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Physical Therapy - Dallas

Physical therapy research guide for TWU Dallas students, faculty, and staff.

Introduction

PubMed has more than 34 million records in 30+ languages, encompassing the largest biomedical research and clinical health sciences, behavioral sciences, chemical and bioengineering database in any language. MEDLINE citations are included and updated daily.

When you access PubMed via a search engine, you are only accessing the free component of PubMed (PubMed Central or PMC). When you access PubMed through TWU Libraries, you will access all its components, which include MEDLINE and PubMed. 

How Do I...?

Basic Search

To conduct a basic search, just use the search box provided on the PubMed homepage.

Advanced Search

To do an Advanced Search, click on the "Advanced" link just below the Basic Search box.

Field Searches

The advanced screen (seen below) allows the searcher to build a more tailored search via fields and Boolean operators.

  1. "All fields" means that the PubMed will search for the specified search term throughout the entire record. Select a field name from the drop-down menu to search only in the Author field, Title field, etc.
  2. The search term itself goes into the search box.
  3. To add more search terms, select a Boolean operator (AND/OR/NOT) from the drop-down menu before entering the next search term.
  4. The search string will be built in the query box as you add search terms and fields.
  5. Click on "Search" once your query is ready to run.

Screen grab of Advanced Search in PubMed, showing how to select search fields and build a Boolean search string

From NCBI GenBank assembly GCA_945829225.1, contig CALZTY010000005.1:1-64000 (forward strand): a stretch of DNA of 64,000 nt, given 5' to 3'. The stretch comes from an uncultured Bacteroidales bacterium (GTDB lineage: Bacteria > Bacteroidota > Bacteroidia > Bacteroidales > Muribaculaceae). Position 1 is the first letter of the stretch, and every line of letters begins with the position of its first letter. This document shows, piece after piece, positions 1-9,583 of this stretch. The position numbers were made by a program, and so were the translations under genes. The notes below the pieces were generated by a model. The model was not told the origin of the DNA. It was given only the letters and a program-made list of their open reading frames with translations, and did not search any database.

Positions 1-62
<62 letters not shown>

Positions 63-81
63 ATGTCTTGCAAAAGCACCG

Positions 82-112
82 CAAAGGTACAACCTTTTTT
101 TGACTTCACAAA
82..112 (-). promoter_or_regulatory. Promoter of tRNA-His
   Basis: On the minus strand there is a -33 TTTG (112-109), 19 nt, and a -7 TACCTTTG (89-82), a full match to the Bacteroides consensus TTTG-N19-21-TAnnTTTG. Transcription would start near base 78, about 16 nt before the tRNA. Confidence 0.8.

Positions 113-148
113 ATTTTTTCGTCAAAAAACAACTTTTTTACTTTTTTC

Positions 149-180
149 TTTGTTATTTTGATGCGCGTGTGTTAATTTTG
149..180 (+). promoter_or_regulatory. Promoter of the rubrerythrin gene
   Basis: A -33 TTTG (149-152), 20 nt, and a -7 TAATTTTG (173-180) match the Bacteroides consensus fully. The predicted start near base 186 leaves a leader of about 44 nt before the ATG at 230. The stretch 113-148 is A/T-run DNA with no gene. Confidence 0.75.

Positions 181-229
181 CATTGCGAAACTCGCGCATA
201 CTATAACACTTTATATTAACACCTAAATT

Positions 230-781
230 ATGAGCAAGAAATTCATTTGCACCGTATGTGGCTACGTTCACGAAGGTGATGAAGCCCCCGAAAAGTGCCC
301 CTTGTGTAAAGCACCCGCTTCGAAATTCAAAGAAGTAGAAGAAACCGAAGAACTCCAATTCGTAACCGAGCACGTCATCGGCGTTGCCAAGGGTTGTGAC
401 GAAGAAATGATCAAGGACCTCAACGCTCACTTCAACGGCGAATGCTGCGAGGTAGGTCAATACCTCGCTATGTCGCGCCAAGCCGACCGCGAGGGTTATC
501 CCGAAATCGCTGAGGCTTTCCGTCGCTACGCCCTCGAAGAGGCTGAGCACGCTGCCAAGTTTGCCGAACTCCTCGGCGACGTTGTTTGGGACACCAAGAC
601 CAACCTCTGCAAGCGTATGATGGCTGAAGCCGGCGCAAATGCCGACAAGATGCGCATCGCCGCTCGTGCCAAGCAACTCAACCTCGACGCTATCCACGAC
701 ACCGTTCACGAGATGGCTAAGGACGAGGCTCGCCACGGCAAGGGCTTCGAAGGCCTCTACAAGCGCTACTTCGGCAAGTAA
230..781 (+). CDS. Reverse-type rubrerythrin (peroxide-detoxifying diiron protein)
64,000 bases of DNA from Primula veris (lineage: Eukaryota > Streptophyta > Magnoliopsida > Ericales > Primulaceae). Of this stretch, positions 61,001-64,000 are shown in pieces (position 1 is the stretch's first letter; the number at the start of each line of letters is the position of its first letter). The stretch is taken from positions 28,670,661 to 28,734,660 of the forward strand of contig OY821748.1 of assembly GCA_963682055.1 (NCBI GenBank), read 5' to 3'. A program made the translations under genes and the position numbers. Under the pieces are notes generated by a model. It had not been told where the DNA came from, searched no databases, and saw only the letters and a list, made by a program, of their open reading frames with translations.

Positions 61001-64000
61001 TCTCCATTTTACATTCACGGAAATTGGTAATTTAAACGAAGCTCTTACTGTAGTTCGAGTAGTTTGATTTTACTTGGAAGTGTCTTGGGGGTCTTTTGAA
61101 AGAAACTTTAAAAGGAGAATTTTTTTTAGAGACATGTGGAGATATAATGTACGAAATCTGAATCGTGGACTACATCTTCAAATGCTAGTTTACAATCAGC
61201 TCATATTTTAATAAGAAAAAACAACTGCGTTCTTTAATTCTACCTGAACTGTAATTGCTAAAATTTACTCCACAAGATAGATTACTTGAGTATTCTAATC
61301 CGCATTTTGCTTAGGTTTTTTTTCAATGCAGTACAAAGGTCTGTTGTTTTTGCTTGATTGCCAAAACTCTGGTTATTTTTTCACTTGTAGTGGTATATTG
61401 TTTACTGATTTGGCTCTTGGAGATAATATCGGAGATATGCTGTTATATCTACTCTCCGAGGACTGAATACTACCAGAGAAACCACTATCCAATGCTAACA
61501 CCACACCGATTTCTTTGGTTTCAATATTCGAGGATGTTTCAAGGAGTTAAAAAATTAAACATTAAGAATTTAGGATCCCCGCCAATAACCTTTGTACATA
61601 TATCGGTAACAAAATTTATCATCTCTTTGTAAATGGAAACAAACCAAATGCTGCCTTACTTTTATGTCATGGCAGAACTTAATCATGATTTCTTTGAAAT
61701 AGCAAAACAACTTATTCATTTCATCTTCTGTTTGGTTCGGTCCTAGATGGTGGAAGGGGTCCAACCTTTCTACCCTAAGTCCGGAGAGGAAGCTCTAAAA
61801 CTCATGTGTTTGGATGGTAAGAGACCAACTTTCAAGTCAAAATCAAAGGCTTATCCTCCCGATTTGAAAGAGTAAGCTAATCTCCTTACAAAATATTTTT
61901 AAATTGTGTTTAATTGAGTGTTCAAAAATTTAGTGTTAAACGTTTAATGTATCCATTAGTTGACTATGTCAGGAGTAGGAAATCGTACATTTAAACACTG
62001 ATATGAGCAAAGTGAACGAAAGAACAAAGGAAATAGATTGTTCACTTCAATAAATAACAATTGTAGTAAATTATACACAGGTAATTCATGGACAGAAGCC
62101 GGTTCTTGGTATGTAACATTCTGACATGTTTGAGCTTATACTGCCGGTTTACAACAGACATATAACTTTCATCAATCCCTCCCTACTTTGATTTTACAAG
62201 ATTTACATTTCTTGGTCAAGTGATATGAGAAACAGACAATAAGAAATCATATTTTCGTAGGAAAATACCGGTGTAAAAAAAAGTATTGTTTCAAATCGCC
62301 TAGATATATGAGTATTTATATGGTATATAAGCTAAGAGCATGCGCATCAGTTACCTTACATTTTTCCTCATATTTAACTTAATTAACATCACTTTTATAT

Searching specific fields, or narrowing your results to keywords in the Title/Abstract, can give you more specific results, especially if you're getting a lot of results when doing a general search.

Search History

PubMed will automatically keep a history of all your attempted searches and number them. If you find after multiple attempts you got more hits from an earlier set of results, you can review your history, ascertain which search yielded the most citations in the "Results" column , and reuse that search by simply clicking on the hyperlink in the "Results" column for that search.

Screen grab of PubMed search history

 

  1. Select MeSH (Medical Encyclopedia of Subject Headings) from Explore options in the middle of the landing page, just below the basic search box.

Screen grab of PubMed showing how to find the MeSH Database for controlled vocabulary searches

  1. Type in your search terms, one search term in at a time. Make sure to read the definitions provided, as there are several choices to choose from, and it is important to make sure you make the right selection.

Screen grab of MeSH search for the term retirement

  1. When you click on the link for a term, you'll be able to read through a list of synonyms (1) that are associated with the database's term of choice (subject heading). For example, the subject heading "myocardial infarction" is associated with the synonym "heart attack."
  2. You can also see that, in this case, several subheadings (2) are included that are attached to this term. Click and select any that you wish to be applied to your search.
  3. Click on the "add to search" icon (3) for every search term you need.

Screen grab of subject heading entry for Myocardial Infarction

  1. If you scroll down, you will also see that some search terms feature in a hierarchy or terms or conditions. This can be a good place to look for alternate search terms, or terms that are more specific to your needs.

Screen grab of hierarchical list of related terms to Myocardial Infarction

  1. When you have added all the search terms that you need, your search is fully built. Click on the "Search Pubmed" icon to read through your results. 

Once you have run a search in PubMed, your search results will include a list of limiters on the left hand side of your screen. (Choose the Filters icon on your mobile device to see the list of limiters.)

Screen grab of search results on PubMed showing limiters to the left of the screen

The full range of options within any given filter are not always visible.  In the example above, the filter by "article type" shows six types of articles, but by clicking on "additional filters" toward the bottom of the limiter list, a pop-up window opens with the full list of almost 70 different publication types.